5. Keto isn’t all bad
There were plenty of good things about the Keto diet, Red wine probably being the best. While Keto is so restrictive that virtually all drinks with any flavour are off the menu, red wine and black coffee (due to their low carb properties) are definitely in. Another good thing, and this might be down to personal taste, but I found I could satisfy my unnatural love of roasted cauliflower, literally the most amazing thing in the world. (We will soon be posting a few of our favourite keto recipes). Keto also helped me to start eating eggs (before Keto, I’d had a lifelong phobia of eggs, but had longed to introduce them due to their overall beneficial properties as a food source). Keto forced me to give them a genuine go, partly as they were one of the staples of the diet and partly because my available food options were so limited. As a result, by the end of the experiment I had developed a taste for eggs for the first time in my 37 years.
For my part the bonding over keto between Naomi and me was also a key benefit. Naomi and I sent each other countless texts and links to information in an effort to stay abreast of this all-consuming dietary approach. On reflection, this may not be a good thing. Bodybuilders connect over steroids, anorexic girls connect over food avoidance, and drug addicts connect over drugs. I will say the pain of the experiment brought us much closer, and I’m pleased to report we have fully embraced our old wellness philosophies.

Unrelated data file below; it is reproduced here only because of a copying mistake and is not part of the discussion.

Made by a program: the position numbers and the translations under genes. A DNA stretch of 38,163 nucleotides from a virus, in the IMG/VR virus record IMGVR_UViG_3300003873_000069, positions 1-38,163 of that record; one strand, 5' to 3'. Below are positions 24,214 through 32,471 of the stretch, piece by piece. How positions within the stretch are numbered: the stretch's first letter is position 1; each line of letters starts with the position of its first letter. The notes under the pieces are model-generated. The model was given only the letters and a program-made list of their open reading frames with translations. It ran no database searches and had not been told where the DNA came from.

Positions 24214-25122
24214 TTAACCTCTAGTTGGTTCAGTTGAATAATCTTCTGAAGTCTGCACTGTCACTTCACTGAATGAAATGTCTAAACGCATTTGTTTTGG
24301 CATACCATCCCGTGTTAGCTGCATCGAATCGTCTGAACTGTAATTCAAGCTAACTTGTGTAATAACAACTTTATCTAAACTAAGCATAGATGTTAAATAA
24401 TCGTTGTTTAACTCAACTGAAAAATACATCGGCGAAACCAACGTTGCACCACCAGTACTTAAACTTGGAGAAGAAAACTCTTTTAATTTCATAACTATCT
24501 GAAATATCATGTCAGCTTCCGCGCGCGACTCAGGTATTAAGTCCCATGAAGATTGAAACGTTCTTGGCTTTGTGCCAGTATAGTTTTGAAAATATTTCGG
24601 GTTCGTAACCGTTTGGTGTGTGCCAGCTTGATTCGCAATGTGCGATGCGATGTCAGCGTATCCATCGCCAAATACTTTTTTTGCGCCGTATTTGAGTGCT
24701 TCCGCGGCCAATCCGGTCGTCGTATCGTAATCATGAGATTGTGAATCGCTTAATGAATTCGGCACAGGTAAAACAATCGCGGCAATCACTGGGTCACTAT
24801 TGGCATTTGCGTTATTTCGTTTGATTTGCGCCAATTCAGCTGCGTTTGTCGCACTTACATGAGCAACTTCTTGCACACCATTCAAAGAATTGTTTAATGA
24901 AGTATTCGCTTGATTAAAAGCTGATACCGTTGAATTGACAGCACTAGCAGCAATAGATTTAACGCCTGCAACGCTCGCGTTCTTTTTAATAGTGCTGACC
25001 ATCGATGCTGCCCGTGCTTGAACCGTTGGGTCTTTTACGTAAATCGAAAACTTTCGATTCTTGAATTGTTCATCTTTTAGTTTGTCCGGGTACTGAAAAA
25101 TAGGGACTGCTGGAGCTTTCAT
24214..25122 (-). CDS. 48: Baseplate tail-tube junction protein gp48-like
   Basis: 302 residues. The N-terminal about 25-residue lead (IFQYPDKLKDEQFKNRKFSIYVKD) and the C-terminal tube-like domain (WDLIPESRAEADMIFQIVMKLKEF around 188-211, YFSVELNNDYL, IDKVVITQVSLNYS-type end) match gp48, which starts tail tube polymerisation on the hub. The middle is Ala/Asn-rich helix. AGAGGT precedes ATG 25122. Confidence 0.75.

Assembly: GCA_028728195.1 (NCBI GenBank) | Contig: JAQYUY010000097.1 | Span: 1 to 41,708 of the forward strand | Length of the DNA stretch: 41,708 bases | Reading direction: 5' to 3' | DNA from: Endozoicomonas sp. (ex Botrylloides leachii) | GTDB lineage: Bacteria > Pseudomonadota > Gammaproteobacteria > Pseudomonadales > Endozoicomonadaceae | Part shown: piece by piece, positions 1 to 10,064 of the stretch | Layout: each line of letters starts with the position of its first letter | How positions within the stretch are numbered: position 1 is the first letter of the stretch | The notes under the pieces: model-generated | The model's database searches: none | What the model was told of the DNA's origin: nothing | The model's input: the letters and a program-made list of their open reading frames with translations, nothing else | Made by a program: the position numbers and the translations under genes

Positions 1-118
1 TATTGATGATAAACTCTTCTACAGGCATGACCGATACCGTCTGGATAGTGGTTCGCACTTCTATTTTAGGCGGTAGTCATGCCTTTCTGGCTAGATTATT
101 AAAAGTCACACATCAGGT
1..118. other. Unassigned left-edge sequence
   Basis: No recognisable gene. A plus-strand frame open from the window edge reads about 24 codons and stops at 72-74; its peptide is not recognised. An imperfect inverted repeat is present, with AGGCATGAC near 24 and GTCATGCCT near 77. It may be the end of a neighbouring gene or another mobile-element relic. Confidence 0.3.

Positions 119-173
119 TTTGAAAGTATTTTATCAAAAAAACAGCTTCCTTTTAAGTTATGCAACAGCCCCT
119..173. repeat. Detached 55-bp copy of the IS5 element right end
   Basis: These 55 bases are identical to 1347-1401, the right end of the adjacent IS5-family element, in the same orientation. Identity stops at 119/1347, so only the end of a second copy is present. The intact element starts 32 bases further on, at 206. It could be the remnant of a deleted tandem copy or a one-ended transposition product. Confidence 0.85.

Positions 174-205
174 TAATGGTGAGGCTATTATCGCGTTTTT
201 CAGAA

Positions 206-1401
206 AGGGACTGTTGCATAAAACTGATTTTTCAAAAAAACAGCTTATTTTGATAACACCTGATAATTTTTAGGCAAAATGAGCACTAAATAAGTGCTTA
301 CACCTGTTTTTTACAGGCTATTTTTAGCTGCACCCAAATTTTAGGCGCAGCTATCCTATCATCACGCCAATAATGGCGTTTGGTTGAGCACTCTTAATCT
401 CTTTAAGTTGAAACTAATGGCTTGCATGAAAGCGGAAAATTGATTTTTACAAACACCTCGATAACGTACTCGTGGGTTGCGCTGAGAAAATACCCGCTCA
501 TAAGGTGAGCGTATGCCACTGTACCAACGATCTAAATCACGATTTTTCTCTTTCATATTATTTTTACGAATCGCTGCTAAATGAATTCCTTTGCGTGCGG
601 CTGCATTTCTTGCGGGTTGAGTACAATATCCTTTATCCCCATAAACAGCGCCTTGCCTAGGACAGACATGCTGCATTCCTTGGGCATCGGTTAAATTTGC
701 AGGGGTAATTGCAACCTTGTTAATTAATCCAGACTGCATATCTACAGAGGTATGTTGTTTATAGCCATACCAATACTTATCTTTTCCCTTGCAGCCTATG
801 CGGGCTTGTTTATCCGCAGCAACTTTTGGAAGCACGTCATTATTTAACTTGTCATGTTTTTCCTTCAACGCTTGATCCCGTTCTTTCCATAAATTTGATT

But perhaps the most amazing thing about keto was that Naomi fell pregnant! At least, we like to blame keto for this. Naomi had low body fat pre-keto that was akin to an elite athlete. By putting on 4.2% body fat she became prime breeding ground. This is a wonderful outcome.
Since regaining control of our eating patterns, we tend to enjoy (mostly) a balanced diet of fruit, vegetables, lean protein and balanced (and cautious) amounts of full fats. Energy has returned to normal for me, although the same cannot be said for Naomi who is expecting.
We much prefer to recommend Burn & Learn’s recommended diet as one that allows the embracing of full fats in a balanced way, while allowing the full spectrum of macro and micro-nutrients from a wonderful array of protein, fruits and vegetables.
The diet below has been the most successful approach I’ve ever had to being happy with my body, full of energy, with glowing skin and a happy mind. Naomi also did this diet with great success. Why we ever abandoned it to undertake a ketosis experiment I will never know, since it worked so well and (in the end) was absolutely effortless.
I am not a dietitian, I just know this works. Try it on for size and stay committed. This diet is all about long term commitment for a completely retrained ‘you’. Don’t see this as a 4 month diet, see it as a 40 year diet. Long term consistency is where you will have success. All other diets are just trying to get your cash.